This year, Panther fans saw our swimming and diving team win the conference, they saw the baseball team win the conference title as an 8th seed, they tuned into ESPN to watch FIU own the number one play on SportsCenter when Dennis Mavin hit a ridiculous half court, double pump buzzer beater in the conference tournament for basketball in Birmingham.

All these small things start to add up for FIU fans. The UM-FIU baseball matchup was a perfect example. As I walked in, it was amazing to see so much navy blue and gold.

In a sea of Hurricanes, I could see fellow Panthers, and even though it was a loss, I am sure every FIU fan there was beyond excited to root for their team.

Bring up the empty stadiums, the tough sports history, and the fact that FIU might not have an amazing reputation. But this is all going to change in the future, and it starts with people being proud of their school.

The biggest question I received all my senior year in high school was “Why FIU?”

And now, I know it to be the best decision I ever made. I see those true FIU fans, and know that they are starting to create a trend that can’t be stopped.

What do you think? Should FIU grads stop cheering for UM and better support their school? Let us know in the comments below. 

Photo Credit: emerille/Flickr

Miami Hurricanes Celebrate First Practice Under Mark Richt With Badass Video

The Mark Richt era has begun at the University of Miami and it is looking pretty damn cool.

Well at least this hype video remix from the first day of Spring Practice does:

Coach Richt Mic’d UpMark Richt’s first practice at The U: “HIGH TEMPO”

Posted by Miami Hurricanes Football on Tuesday, March 15, 2016

Posted by Miami Hurricanes Football on Tuesday, March 15, 2016

 Richt also spoke to reporters after the practice:

Mark Richt Post Practice – March 15, 2016“It’s a blessing. It’s an honor. I don’t take it lightly at all.” – Coach Richt after Day One of Spring Practice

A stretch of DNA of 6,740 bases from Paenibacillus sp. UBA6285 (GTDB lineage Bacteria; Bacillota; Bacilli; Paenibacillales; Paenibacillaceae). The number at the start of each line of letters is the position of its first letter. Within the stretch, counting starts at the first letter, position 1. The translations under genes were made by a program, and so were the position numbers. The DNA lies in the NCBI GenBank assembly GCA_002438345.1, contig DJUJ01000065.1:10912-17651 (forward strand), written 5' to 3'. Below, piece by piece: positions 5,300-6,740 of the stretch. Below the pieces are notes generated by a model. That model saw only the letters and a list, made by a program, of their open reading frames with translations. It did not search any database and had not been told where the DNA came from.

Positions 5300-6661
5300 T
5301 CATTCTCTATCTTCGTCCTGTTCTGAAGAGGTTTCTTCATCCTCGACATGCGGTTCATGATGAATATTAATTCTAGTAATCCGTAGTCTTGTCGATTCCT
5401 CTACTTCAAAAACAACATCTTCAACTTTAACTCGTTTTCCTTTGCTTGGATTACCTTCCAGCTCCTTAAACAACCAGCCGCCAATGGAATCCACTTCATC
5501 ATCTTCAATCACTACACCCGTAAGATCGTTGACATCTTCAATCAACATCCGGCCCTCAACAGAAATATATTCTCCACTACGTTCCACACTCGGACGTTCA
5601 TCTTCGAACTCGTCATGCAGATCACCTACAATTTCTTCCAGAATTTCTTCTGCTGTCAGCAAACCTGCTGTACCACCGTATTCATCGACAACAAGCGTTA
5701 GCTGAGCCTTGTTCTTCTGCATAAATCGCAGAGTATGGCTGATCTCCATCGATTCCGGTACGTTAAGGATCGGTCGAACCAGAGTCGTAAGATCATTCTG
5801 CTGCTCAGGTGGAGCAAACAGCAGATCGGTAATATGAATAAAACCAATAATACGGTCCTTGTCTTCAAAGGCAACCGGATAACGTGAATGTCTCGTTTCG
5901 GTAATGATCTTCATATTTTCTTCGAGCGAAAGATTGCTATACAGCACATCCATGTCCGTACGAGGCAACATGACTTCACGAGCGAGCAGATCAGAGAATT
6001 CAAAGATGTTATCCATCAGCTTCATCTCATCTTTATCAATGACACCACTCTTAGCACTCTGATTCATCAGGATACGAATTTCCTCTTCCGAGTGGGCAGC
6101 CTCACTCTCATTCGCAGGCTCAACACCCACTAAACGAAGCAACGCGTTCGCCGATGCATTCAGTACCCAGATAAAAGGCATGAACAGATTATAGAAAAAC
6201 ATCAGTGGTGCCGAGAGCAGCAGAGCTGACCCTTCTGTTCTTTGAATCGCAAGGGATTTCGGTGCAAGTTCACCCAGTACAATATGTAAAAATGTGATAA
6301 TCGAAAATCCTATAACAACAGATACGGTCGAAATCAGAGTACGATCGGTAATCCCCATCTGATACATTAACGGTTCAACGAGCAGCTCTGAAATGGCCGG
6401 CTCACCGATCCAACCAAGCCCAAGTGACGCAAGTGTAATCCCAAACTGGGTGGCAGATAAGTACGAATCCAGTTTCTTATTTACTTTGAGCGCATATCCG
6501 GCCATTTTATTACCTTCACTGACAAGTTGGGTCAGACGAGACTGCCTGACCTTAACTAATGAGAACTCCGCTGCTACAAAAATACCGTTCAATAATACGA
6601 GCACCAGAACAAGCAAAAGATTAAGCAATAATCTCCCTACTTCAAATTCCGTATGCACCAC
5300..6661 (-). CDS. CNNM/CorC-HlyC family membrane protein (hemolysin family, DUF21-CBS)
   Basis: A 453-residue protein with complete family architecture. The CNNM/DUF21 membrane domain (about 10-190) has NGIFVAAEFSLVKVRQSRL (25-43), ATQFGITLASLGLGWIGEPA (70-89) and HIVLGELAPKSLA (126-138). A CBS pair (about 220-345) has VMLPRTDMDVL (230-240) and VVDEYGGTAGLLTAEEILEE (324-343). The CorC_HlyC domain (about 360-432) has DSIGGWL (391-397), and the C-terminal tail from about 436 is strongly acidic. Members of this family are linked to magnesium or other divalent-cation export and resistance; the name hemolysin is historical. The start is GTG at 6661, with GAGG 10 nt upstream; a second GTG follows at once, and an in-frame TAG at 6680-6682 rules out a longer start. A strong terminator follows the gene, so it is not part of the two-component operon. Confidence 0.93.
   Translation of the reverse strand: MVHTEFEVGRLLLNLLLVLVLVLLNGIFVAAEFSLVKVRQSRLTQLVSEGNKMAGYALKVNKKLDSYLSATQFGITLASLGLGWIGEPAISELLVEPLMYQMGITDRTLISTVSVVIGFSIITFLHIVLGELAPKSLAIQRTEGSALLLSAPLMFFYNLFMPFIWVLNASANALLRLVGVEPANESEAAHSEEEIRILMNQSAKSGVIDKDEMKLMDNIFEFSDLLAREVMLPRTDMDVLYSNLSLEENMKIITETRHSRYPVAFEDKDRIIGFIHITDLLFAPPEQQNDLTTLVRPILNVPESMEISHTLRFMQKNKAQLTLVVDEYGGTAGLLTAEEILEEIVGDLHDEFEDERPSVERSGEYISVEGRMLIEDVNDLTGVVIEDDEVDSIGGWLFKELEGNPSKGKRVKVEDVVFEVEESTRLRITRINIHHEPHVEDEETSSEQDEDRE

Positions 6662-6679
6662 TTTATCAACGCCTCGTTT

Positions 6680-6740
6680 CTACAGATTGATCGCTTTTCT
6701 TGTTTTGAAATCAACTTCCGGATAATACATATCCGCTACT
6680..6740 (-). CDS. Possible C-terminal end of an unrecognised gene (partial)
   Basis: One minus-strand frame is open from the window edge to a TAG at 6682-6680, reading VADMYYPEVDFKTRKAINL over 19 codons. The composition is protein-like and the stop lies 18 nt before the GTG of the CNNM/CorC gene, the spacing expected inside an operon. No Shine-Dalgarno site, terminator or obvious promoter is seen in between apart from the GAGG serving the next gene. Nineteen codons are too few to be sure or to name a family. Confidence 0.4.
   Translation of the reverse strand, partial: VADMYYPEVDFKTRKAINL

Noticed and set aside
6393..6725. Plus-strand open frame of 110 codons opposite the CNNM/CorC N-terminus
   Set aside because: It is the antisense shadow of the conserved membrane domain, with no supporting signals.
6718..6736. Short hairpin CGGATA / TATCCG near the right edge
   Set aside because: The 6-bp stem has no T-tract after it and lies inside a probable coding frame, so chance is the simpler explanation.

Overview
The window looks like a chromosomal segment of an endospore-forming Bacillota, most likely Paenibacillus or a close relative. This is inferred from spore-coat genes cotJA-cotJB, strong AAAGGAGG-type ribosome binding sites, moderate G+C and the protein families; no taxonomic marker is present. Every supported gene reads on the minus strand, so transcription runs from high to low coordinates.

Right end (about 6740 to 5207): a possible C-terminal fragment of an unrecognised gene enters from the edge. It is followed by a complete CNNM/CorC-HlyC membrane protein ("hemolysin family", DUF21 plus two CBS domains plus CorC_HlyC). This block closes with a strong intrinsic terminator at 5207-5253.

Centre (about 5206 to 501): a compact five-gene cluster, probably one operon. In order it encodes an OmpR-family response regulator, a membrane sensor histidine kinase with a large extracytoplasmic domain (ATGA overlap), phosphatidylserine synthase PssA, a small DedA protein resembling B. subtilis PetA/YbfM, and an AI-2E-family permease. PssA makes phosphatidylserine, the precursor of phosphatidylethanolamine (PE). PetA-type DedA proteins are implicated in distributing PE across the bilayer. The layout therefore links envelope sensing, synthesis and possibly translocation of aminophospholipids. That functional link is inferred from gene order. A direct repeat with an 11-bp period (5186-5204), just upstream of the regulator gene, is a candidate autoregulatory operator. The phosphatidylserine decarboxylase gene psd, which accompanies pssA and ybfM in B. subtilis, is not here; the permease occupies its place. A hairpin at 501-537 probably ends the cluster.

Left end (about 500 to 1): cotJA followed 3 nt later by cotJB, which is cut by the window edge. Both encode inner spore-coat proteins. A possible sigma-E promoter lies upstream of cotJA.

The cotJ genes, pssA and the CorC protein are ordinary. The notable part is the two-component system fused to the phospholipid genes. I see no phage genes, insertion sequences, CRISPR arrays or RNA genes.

Posted by Miami Hurricanes Football on Tuesday, March 15, 2016

Coming off a disappointing 8-5 season which saw the firing of Al Golden, the Canes are looking for some new energy from its new head coach.

Richt indicated in a post practice press conference that he was excited about the opportunity to lead his alma mater on the field and to coach quarterbacks (his old position at the U) again.

The Canes will hold another 14 Spring practices before their Spring Game on April 16th. That game will be free to attend and will be held at Lockhart Stadium in Fort Lauderdale.

Cover Photo Credit: Miami Hurricanes Football/ Facebook Video (Screengrab)

You Might Get Punched: A College Student’s Guide To Court Storming

It is both exhilarating and intimidating; the fuel of the youth and the burden of the curmudgeon; the moment when overwhelming hysteria meets eager anticipation, uniting in triumphant beauty. Court storming.

Some have experienced the sensation but many more have watched the familiar scene unfold on the T.V. in front of them.

A potent example took place a few weeks ago when the Colorado Buffalos upset divisional competitor and ninth ranked Arizona in a nationally televised game.

And thanks to Arizona head coach Sean Miller, we now have a reason to dispute and debate the prospect of court storming until, once more, we lose interest after a lack of action.

After his team’s 75-72 loss, Miller spoke out saying, “eventually what’s going to happen in the Pac-12 is this: An Arizona player is going to punch a fan… out of self defense.” Miller continued on to voice a specific frustration over a lack of concern for player safety.

And the hard truth is that he’s not wrong. The decent of hundreds of college students down onto the same floor as the visiting players is nothing but an unruly, chaotic mess, and has long been a nightmare for coaches. As a fan, you want nothing else. It is the unspoken marketing pitch for every big game; if we beat the unbeatable, we storm the court and we go berserk.

However, more than that is another hard reality; court storming is near impossible to stop. The S.E.C. is the only conference with a formal penalty in place, an incremental fine that extends up to $250,000.

While it has reduced the frequency of occurrences, it has far from stopped them. In the waning seconds of a 2014 South Carolina upset win over 17th-ranked Kentucky, the public address announcer warned Gamecock fans not to storm the court for risk of fine. The school ended up coughing up $25,000, something the students—most of which pay between $26,000 – $45,000 to attend—didn’t seem to mind.

What we can do, however, is be smart. In the face of a crisis we must not blink, but instead learn from our past blunders.

This is, perhaps, the kind of situation that would benefit from a sort of last resort, instructive list of principles. Allow me to digress.